BASIC ECG By: Ashish Jai Kishan Moderator: Dr Anil Saxena

History :

History 1842- Carlo Matteucci -electricity is a/w hrt beat 1876- Marey - electric pattern of frog’s heart 1895 - William Einthoven - invention of EKG 1906- Einthoven diagnoses some heart problems 1924 - Noble prize - Einthoven for EKG

History :

History 1938 -AHA & Cardiac society of great Britain defined position of chest leads 1942- Goldberger increased Wilson’s Unipolar lead voltage by 50% & made Augmented leads

ECG interpretation - step-by-step :

ECG interpretation - step-by-step Rate Rhythm Cardiac Axis P – wave PR - interval QRS Complex ST Segment QT interval (T & U wave) Other ECG signs

ELEMENTS OF ECG:

ELEMENTS OF ECG

Cardiac Electrophysiology:

Cardiac Electrophysiology Electrical activity is governed by multiple transmembrane ion conductance changes 3 types of cardiac cells 1. Pacemaker cells - SA node, AV node 2. Specialised conducting tissue - Purkinje fibres 3. Cardiac myocytes

Pacemakers of Heart:

Pacemakers of Heart SA Node - Dominant pacemaker -intrinsic rate of 60 - 100 beats/minute . AV Node - 40 - 60 beats/minute. Ventricular cells - 20 - 45 beats/minute .

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S Allen 2003

Electrocardiogram:

Electrocardiogram Is a recording of electrical activity of heart conducted thru ions in body to surface 13-60

Waveforms & Intervals:

Waveforms & Intervals

Segments and Intervals:

Segments and Intervals Segment – Straight line b/w waves Interval – wave + segment ST segment – end of ventricular depolarization to start of vent. repolarization QT interval – ventricular cycle, 40% of each cardiac cycle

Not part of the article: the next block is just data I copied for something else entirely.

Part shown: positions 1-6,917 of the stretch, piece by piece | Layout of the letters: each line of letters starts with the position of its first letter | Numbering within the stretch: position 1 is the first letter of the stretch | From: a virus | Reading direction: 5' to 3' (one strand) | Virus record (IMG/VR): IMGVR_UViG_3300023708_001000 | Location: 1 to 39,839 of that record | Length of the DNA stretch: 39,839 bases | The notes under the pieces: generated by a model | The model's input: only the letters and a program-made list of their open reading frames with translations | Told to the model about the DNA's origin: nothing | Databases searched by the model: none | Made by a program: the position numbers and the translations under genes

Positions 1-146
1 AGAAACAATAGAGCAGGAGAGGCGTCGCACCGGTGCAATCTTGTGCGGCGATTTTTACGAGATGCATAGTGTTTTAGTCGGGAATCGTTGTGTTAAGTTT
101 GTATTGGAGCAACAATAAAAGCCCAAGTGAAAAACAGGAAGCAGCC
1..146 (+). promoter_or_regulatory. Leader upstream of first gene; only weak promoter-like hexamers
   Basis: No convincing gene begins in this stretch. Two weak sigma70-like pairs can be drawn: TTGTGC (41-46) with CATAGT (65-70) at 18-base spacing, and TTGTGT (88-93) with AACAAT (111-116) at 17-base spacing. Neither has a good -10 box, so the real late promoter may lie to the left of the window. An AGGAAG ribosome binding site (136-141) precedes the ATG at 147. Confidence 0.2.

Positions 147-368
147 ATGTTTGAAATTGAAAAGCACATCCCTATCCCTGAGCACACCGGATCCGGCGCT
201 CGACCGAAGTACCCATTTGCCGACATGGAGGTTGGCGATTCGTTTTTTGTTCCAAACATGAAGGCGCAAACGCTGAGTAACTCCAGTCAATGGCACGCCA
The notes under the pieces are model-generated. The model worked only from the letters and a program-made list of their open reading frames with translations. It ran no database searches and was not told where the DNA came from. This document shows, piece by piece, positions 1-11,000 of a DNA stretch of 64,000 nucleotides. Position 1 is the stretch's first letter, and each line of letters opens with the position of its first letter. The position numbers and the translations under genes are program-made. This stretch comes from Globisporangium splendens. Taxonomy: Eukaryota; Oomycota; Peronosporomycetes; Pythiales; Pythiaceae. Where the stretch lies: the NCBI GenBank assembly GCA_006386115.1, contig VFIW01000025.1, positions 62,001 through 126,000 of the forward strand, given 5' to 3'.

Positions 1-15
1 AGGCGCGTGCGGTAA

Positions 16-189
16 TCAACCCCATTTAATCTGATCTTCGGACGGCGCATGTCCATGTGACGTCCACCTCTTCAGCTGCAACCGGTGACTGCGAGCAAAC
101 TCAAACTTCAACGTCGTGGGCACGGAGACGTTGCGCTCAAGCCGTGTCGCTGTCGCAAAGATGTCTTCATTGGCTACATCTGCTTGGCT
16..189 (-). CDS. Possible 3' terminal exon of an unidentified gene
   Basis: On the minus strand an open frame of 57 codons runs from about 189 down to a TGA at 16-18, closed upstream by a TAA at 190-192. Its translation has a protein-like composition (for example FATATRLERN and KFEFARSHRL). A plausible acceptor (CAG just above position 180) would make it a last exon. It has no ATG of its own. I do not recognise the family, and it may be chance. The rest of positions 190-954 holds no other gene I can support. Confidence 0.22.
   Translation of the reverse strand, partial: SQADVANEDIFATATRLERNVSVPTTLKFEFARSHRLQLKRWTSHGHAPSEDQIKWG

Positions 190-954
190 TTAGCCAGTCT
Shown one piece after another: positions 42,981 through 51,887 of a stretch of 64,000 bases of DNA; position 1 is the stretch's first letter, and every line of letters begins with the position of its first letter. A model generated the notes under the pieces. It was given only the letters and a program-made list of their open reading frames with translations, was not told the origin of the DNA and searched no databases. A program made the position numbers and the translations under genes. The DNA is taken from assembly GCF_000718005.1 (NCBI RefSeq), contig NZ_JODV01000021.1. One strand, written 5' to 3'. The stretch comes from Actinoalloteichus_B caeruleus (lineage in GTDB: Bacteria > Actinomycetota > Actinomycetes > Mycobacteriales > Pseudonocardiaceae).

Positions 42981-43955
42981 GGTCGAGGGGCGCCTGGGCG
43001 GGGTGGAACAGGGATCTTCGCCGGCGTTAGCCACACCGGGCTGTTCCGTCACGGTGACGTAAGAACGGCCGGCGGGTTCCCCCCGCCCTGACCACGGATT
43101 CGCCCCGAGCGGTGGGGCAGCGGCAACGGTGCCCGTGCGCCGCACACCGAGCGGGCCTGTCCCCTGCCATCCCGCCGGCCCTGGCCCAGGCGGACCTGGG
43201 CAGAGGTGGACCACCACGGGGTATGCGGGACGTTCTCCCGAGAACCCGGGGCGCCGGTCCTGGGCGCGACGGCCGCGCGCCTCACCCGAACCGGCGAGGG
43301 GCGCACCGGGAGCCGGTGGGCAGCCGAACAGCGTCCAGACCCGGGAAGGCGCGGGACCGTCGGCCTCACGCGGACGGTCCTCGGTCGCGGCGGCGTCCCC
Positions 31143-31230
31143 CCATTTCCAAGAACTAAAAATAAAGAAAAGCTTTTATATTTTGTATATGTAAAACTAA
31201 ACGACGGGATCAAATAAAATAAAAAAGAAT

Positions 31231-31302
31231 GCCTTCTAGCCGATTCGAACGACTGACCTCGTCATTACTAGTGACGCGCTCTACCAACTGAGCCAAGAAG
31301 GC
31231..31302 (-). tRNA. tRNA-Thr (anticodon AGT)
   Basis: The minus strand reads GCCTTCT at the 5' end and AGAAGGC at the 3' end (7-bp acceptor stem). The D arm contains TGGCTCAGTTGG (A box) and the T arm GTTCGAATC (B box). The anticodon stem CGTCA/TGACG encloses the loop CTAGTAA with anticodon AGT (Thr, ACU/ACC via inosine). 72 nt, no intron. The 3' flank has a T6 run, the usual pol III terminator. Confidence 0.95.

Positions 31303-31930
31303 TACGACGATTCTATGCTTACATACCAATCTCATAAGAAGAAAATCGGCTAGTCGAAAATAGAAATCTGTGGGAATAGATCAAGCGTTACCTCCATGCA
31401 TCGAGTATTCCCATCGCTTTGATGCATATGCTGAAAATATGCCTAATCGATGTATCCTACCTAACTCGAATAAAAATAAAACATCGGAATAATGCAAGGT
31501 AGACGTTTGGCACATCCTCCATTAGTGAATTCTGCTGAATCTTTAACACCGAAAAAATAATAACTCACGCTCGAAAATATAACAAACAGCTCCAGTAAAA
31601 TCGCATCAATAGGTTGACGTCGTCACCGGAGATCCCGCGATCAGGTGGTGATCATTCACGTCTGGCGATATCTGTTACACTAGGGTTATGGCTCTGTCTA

ECG Graph Paper :

ECG Graph Paper Runs at a paper speed of 25 mm/sec Each small block of ECG paper is 1 mm 2 At speed of 25 mm/s, 1 small block = 0.04 s 5 small blocks make up 1 large block = 0.20 s Hence, there are 5 large blocks/sec Voltage: 1 mm = 0.1 mV between each individual block vertically

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Depolarization of both atria Relationship b/w P & QRS - distinguish various arrhythmias Shape & duration of P - indicate atrial enlargement P Wave

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Always +ve in lead I & II Always -ve in lead aVR <3 small sqs - duration <2.5 small sqs - amplitude Biphasic in lead V1 Best seen in lead II P Wave

P Pulmonale:

P Pulmonale P MITRALE

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Onset of P wave to onset of QRS Normal = 0.12 - 2.0 sec Represents A to V conduction time (via His bundle) Prolonged PR interval indicate AV block PR INTERVAL

Short PR Interval:

Short PR Interval WPW Sx Accessory pathway (Bundle of Kent) - early activation of the ventricle (delta wave & short PR interval)

Short PR Interval:

Short PR Interval WPW Sx Accessory pathway (Bundle of Kent) - early activation of the ventricle (delta wave & short PR interval)

Long PR Interval: